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Jan 16, 2019 9:36 AMPublication: The Southampton Press

Closing Of Southampton Village Stores Raises Concern For Some

Valerie Revere, the owner of Twist in Southampton Village, is closing down the shop after 17 years. GREG WEHNER
Jan 16, 2019 10:48 AM

Two more popular year-round stores in the heart of Southampton Village have recently closed, or are planning to close, raising concerns about the cost of doing business in the Hamptons and the impact of online retail and pop-up shops on permanent brick-and-mortar stores in the villages.

The seasonal nature of Southampton Village is nothing new—stores open when the population is highest in the spring and summer and close during the off-seasons. When that kind of going and coming happens, concerns arise and gossip can run rampant. But the recent trend has people concerned.

After a 17-year run, Valerie Revere, the owner of Twist on Jobs Lane, recently announced that she plans to close down the shop by the end of March—and she is not alone. The clothing chain Vineyard Vines, just a few doors down from Twist, shut the doors of its village store on January 5 after being open for nearly nine years.

“The cost of doing business is very high in the Hamptons,” Ms. Revere said. “The overall foot traffic and the length of season, over the years, is less. The cost of business is higher. And with less business … the gap becomes bigger.”

Ms. Revere said one of the reasons she was closing her store was that she didn’t want to sign another lease agreement for two or five years. “I’ve spent a lot of time in the shop,” she said. “I think, at this point, I want to take a step back and spend time with family and friends, and also enjoy the beautiful place I live.”

Prior to opening Twist, Ms. Revere worked as a fashion industry buyer. She focused on fashion for teenagers and kids, or “tweens”—youth between 7 and 12 years of age—which is a term she said she used before anyone even knew what a tween was.

Ms. Revere said she always wanted to open a fashion boutique of her own, so she quit her job and moved to the Hamptons to open her own store: Twist.

A portion of Twist targets the tween population, because that’s what her background was in. Twist sold clothing and fashion accessories, and even had a gift wall that had lip balm, journals, art pen sets and facial masks. Parents would visit Twist while their children were away at summer camp to put together gift boxes.

When Ms. Revere announced that her shop was closing, she invited many of her customers to come and get the best deals at 70 percent off.

“They said, ‘No! You can’t close,’” Ms. Revere said of her customers, adding that it was bittersweet, but that they understood her predicament.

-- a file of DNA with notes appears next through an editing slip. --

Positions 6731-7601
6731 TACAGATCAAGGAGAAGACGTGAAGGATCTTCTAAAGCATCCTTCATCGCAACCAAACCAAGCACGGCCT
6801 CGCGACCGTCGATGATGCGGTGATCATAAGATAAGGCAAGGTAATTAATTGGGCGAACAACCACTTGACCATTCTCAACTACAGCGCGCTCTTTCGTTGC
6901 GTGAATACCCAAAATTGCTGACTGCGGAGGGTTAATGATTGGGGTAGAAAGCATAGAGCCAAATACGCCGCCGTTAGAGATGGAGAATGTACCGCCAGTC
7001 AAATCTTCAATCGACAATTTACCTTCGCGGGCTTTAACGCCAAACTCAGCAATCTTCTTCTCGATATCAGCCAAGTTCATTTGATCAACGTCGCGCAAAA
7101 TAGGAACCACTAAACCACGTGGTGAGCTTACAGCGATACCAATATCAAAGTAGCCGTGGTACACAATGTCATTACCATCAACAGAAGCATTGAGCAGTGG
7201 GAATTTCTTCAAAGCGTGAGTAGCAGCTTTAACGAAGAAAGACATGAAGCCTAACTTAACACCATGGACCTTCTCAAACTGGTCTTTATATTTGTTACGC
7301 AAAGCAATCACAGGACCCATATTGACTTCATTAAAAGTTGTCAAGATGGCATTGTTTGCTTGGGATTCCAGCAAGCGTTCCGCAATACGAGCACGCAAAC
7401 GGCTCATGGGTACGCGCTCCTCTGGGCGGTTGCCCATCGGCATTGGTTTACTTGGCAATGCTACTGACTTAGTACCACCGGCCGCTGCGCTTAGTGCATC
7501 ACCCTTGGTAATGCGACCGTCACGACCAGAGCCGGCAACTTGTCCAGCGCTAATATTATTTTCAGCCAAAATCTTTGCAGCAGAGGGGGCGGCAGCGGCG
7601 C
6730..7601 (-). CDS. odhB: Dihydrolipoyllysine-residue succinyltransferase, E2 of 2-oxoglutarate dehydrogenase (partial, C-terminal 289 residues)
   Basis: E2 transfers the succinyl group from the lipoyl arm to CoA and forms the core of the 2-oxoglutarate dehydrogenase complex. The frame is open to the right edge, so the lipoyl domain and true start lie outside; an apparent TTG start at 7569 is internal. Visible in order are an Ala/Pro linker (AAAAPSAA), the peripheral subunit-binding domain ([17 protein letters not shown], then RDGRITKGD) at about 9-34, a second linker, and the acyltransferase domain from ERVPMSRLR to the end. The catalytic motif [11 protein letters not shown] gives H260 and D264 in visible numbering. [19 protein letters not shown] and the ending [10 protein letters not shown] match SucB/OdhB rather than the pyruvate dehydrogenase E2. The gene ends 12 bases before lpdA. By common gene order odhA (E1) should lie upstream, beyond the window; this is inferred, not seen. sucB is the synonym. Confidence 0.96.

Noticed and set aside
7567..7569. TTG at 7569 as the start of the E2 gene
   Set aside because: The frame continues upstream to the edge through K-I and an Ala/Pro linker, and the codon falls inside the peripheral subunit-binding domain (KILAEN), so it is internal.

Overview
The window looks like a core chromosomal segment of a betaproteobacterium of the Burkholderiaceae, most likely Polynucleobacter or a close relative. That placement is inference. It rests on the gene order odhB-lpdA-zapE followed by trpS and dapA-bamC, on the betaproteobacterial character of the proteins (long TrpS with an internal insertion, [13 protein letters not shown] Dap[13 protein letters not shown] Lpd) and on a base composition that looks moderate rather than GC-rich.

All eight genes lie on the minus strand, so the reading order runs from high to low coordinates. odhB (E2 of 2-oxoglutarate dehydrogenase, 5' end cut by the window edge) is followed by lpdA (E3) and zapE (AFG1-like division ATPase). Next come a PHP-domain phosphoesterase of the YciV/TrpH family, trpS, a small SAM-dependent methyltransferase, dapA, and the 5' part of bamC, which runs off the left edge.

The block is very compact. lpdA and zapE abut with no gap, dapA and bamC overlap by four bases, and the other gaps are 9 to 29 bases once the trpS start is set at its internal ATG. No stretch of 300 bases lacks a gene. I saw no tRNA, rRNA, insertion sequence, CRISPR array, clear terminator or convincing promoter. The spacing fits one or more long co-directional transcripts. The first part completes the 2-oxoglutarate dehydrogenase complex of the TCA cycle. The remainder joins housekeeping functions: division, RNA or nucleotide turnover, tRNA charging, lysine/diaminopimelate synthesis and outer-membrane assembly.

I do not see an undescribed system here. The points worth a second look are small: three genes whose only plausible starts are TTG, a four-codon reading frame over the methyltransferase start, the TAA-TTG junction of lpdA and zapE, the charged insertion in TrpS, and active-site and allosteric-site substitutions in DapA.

A big reason Ms. Revere is closing the shop, she said, is the high cost of rent. While she would not say how much rent has gone up over the 17 years she has operated, it has taken a toll on her ability to operate a store in Southampton Village year-round. But so have the internet and pop-up retailers, she said.

The Morley Agency in Southampton manages the building Twist is located in, and when contacted on Tuesday, a representative declined to comment.

Multiple calls to representatives of Vineyard Vines seeking reasons for the store’s closing were not returned. On the front of Vineyard Vines was a sign that read: “Thank you for all your support. This location in Southampton, NY, is closing on January 5, 2019. But don’t worry! We’ll still see you online at vineyardvines.com.”

The Vineyard Vines location in East Hampton Village, according to the company’s website, will continue to operate on a seasonal basis.

Southampton Village Mayor Michael Irving said on Tuesday that he was concerned to see stores like Twist and Vineyard Vines pack up and leave, but he understands.

The mayor pointed out that online retailing and the competitive nature of stores in the village make it difficult to operate a store year-round. On top of that, rents are very high, he said, and they continue to go up. Some landlords and property owners even make the stores pay the property taxes on the building they are located in, Mr. Irving said, making it difficult for shop owners to succeed unless they own the properties where their shops are located.

Some spaces are being marketed for pop-up stores, a situation that also poses a risk to the stores that operate year-round. Mr. Irving said stores that come in as pop-ups are being offered incentives from property owners to pay licensing fees instead of rent.